a woman with a calmly glowing smile holding a mug of tea

How Different Teas Ease Stress and Improve Health

The Taste for Life Staff
This content originally appeared on 

Taking the time to brew a hot cup of tea can help ease anxiety and stress.

Researchers have found that simply holding a warm mug gives you a more generous, kind demeanor and improves your perception of others.

Of course, the herbs themselves offer many other health benefits, aside from mental health management.

Here’s what you need to know if you’re in need of a stress-free tea time.

Different Types of Tea

The tea world can be divided in half: camellia and herbal.

  • Herbal Teas

    Herbal teas contain no Camellia sinensis. Instead they are flavorful infusions of botanical roots, bark, leaves, seeds, and other plant parts.

    Technically, an herbal tea is known as a tisane. Rooibos, or red tea, constitutes its own province in this realm.

  • Camellia Teas

    Camellia sinensis leaves are used for a variety of types of tea: black, oolong, green, and white.

    The differences between each involve various degrees of oxidation and how the tea leaves are processed.

    All these teas are rich in flavonols (plant-based antioxidants) like quercetin, kaempferol, and myricitin.

    • Black Teas

      Black tea leaves are oxidized up to four hours. Oolong oxidizes for two to three hours.

      During oxidation, camellia leaves evolve chemically, resulting in characteristic color and flavor changes.

      Due to oxidation, black tea has a stronger, more bitter taste than green or other teas.

      Benefits of Black Tea
      • Heart Health

        Several studies suggest drinking between three to five cups of this tea daily may support heart health.

        One study shows that those who drink more than 16 fluid ounces of black tea daily have a 50% lower prevalence of cardiovascular disease than those who don’t drink tea.

        Another study indicates that people who consume more than three cups of black tea a day can reduce their risk of having a heart attack by 43%, compared to those who don’t drink tea.

        Drinking black tea may also boost heart health by improving cholesterol levels. A U.S. Department of Agriculture trial found that those who drink five cups of black tea daily, while consuming a diet moderately low in fats and cholesterol, had a decrease in LDL cholesterol of 11% in only three weeks.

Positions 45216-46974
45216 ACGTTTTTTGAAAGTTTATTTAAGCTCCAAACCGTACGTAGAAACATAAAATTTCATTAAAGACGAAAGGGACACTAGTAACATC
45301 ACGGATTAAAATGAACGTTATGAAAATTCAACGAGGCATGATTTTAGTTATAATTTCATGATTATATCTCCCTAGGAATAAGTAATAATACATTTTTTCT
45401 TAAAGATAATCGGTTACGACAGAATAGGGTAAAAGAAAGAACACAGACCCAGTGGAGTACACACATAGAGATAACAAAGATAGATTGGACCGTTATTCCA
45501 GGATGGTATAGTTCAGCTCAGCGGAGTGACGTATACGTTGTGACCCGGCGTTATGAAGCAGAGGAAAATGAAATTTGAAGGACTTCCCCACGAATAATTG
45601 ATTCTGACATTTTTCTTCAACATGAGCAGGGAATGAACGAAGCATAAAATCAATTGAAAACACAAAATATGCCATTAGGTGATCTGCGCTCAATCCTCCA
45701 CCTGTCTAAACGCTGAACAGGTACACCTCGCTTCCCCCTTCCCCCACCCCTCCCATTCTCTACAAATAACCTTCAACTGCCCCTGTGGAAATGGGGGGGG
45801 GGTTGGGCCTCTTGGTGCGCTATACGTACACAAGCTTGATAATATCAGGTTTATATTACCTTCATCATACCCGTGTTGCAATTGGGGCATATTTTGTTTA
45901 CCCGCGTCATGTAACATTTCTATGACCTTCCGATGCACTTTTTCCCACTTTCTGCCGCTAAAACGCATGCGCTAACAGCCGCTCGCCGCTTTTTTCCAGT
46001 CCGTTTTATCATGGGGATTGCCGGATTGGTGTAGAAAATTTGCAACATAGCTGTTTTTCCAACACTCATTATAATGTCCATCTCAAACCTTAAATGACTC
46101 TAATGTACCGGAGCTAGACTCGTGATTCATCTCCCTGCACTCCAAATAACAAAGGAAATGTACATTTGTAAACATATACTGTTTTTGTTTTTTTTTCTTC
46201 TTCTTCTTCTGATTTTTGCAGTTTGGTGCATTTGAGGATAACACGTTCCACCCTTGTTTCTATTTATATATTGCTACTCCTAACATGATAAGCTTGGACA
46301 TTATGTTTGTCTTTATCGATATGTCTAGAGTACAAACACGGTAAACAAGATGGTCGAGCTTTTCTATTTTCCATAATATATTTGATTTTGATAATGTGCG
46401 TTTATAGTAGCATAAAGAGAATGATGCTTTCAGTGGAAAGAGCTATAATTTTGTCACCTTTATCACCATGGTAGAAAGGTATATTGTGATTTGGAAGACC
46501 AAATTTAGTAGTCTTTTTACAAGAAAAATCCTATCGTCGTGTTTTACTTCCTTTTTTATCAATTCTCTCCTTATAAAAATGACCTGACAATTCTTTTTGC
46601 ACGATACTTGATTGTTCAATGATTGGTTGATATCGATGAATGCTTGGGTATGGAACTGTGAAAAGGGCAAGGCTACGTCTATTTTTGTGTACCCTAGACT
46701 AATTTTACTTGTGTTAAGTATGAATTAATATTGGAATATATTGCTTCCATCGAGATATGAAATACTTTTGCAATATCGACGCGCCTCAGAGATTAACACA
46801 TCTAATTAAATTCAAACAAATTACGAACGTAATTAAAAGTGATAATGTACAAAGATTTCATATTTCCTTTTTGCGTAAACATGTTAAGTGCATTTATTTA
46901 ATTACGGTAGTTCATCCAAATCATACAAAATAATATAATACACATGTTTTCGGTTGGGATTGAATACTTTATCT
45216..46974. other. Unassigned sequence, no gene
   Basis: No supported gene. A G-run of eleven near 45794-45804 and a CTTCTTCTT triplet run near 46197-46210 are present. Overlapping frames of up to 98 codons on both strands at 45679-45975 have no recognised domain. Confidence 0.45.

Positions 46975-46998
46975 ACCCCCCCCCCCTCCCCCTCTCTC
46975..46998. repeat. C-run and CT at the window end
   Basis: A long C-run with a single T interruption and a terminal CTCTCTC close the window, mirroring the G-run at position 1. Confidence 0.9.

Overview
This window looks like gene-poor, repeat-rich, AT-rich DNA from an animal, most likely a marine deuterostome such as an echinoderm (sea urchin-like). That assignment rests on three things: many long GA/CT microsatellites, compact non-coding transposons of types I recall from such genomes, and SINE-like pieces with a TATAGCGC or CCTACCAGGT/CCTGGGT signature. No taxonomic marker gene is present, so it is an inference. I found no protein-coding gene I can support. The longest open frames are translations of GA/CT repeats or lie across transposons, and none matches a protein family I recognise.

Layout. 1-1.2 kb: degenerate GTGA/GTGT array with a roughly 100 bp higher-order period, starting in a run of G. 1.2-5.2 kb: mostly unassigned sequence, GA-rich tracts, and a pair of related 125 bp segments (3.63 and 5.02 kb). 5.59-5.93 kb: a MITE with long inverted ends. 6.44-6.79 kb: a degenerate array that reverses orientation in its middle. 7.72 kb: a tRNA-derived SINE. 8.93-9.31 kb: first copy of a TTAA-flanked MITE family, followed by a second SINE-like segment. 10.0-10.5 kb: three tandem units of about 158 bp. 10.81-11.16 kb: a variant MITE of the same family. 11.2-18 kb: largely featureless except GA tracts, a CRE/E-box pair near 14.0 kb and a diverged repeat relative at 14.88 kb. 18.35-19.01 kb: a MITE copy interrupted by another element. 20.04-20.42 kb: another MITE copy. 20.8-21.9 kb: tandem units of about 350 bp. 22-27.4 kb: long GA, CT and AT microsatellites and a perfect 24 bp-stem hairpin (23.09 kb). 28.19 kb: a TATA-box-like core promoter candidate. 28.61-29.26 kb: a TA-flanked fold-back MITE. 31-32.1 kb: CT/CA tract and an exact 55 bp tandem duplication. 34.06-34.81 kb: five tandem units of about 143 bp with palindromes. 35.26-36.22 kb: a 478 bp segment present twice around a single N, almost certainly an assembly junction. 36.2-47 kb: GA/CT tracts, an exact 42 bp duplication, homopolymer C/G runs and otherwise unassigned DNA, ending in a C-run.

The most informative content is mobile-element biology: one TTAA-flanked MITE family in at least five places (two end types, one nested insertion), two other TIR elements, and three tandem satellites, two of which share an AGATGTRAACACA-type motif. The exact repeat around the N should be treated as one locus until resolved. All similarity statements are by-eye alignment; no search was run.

• Bone Strength

        In addition, black tea seems to improve skeletal mass in older women.

        One study assessed bone mineral density (BMD) in tea drinkers and non-tea drinkers to find that tea drinkers had an average of 5% greater BMD than non-tea drinkers.

        Study authors suggest that tea’s flavonoids may influence BMD.

      • Stress Recovery

        Black tea may even assist the body in recovery from stress.

        Men who drank tea four times a day for six weeks had lower levels of the stress hormone cortisol in their blood after a stressful event, compared to the control group that did not drink tea.

    • Green and White Teas

      Green and white teas, by contrast, are not oxidized at all but are steamed, rolled, and dried.

      Green tea comes from mature leaves. White tea results from immature leaves harvested prior to their opening fully, when the buds feature a fine, white, hair-like substance.

      Green and white teas are the least processed forms of true tea, giving them slightly less caffeine, more antioxidants, and greater health benefits.

      Benefits of Green Tea

      Perhaps the most notable tea for health is green. Many reports cite it for overall good health, possible cancer prevention, and other benefits.

      Green tea boasts more scientific research than any other tea, though it’s fair to assume white tea is at least as good, if not better.

      Green tea’s health-promoting properties are ascribed to the superior level of active catechins due to the leaves’ unfermented state.

      One active green tea substance, epigallocatechin-3-gallate (EGCG), seems to prevent changes in cells that can lead to chronic disease.

      Drinking green tea regularly is linked to:

      • improved cognition
      • weight loss
      • immune function
      • improved mood
      • decreased inflammation